Teaching Abroad – Two fun games

Hello everyone!

This past month has been such a super busy month working with many volunteers! Hopefully one day YOU will join us also! (check out our Wat Doi Saket project) We had volunteers from Australia, England, Canada, Germany, Lithuania and USA. They all taught at different locations, and they all wanted to know about games for the classroom. So, I am sharing a few that were super fun here with Thai students.


This game is great for practicing Yes/No questions with the verb ‘to be’ in present simple.

Think of a category: fruits, places, countries, people….

  • Pick one student to stand facing the classroom with his/her back to the board.
  • Write a word from the chosen category, for example: banana.
  • He is now a ‘banana’, but he does not know.
  • The student standing in front of the class has to ask at least 10 questions to guess what he is.
  • Questions have to be yes/no questions only. Am I big? Am I red? Am I gooey? etc.
  • The class can only reply with YES or NO.
  • The student gets 3 opportunities to guess what he is by asking: Am I a watermelon?

You can make variations to the game, like giving certain amount of minutes to make as many questions as possible or choosing from a vocabulary list that you have been working with in class. You can even make teams and keep score.


This game is super fun to play as a warm up to get the students to feel comfortable speaking in English. It is also a good way to practice asking the correct format for asking yes/no questions. (You can use simple present, past or future, if the class is a beginning level I suggest you keep it in simple present unless using the game to practice a particular tense)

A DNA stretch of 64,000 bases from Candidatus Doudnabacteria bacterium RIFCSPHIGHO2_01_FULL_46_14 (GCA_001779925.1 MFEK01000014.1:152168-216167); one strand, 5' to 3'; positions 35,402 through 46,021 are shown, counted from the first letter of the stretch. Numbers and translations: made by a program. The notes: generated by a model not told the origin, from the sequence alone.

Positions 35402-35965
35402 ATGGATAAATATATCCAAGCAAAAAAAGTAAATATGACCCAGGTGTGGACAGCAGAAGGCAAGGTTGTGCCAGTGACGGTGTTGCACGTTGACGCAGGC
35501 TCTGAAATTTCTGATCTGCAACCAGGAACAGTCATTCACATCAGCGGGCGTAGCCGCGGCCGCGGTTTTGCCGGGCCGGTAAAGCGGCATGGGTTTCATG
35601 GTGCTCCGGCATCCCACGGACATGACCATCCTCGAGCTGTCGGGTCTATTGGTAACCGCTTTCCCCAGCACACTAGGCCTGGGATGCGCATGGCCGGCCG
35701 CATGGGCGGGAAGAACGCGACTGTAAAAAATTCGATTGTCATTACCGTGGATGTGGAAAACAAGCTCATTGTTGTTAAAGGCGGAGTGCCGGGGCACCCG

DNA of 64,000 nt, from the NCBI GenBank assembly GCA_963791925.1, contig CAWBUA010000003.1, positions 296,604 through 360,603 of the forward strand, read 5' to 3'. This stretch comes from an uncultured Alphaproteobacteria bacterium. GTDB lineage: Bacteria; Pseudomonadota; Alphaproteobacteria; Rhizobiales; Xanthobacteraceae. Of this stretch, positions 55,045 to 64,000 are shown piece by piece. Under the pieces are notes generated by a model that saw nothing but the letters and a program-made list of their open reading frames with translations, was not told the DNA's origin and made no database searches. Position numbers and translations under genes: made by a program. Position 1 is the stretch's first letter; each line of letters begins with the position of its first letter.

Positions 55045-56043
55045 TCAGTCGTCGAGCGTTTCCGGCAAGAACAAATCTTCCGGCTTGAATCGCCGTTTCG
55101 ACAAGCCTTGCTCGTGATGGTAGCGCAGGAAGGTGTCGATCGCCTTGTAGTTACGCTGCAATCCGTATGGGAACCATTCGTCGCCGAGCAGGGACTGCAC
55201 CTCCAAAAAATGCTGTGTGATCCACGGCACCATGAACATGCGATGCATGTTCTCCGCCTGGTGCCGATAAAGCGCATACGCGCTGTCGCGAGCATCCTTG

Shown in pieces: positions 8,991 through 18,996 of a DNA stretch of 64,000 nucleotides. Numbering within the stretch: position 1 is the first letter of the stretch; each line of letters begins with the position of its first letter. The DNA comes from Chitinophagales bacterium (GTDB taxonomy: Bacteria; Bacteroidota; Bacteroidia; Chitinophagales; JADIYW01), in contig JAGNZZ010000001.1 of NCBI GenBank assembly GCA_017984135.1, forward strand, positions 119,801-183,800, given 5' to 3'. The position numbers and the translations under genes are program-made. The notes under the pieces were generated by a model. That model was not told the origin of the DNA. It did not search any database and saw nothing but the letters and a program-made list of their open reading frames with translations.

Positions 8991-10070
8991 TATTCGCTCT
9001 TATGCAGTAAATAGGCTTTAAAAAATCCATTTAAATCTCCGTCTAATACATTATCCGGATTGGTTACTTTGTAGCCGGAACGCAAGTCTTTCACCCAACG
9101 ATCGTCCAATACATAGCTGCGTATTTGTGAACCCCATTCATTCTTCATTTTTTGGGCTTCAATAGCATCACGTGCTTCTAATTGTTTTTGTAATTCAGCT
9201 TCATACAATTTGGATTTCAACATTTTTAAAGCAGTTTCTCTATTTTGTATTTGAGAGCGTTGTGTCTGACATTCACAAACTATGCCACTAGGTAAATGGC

• Pick one student to sit on a chair in front of the class.
  • The class gets to ask any questions they want, but must be in a YES/NO format, funny questions: Such as: Do you like to eat potato chips with your feet? Do you pick your nose with a fork? Do you eat worms?
  • The student in front of the class cannot say anything but BANANAS!
  • The object of the game is to make the student laugh! If he laughs, then the student who made the question gets to go in front of the class and try to go as long as possible without laughing.

This game sounds simple but trust me when I say: students laugh much sooner than you would anticipate.

Here are a few shots of our volunteers using these fun games in the classroom. I hope you get to try them one day and share your experiences.

josh teaching peter teach

If you have any suggestions or questions about anything relating to ESL, leave me a message and I will happily respond!

Chok Dee Kah! (good luck in Thai)

Be well!

Marcia Somellera, ESL coordinator




The Power and Grace of Thailand

I joined ATMA SEVA in July to stay in Chiang Mai for two months, to teach English to novice monks at Wat Phra Non Pa Ketthi, and I’ve now been here two months.  I have happily decided to stay longer!

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Two of my students

I have built many bonds with the novice monks, some of whom I’ll visit at their temples during days off school for casual English lessons. Many wonderful characters, and when I am not at the school, it feels slightly odd not seeing them! A number of students are from hilltribes, so Thai is their second language, and English their third! They try to teach me some words in their local langauge, but I’m still trying to learn Thai! I try to make lessons fun for the novices, including activities and competitions, which they really enjoy, especially when I split the class into teams!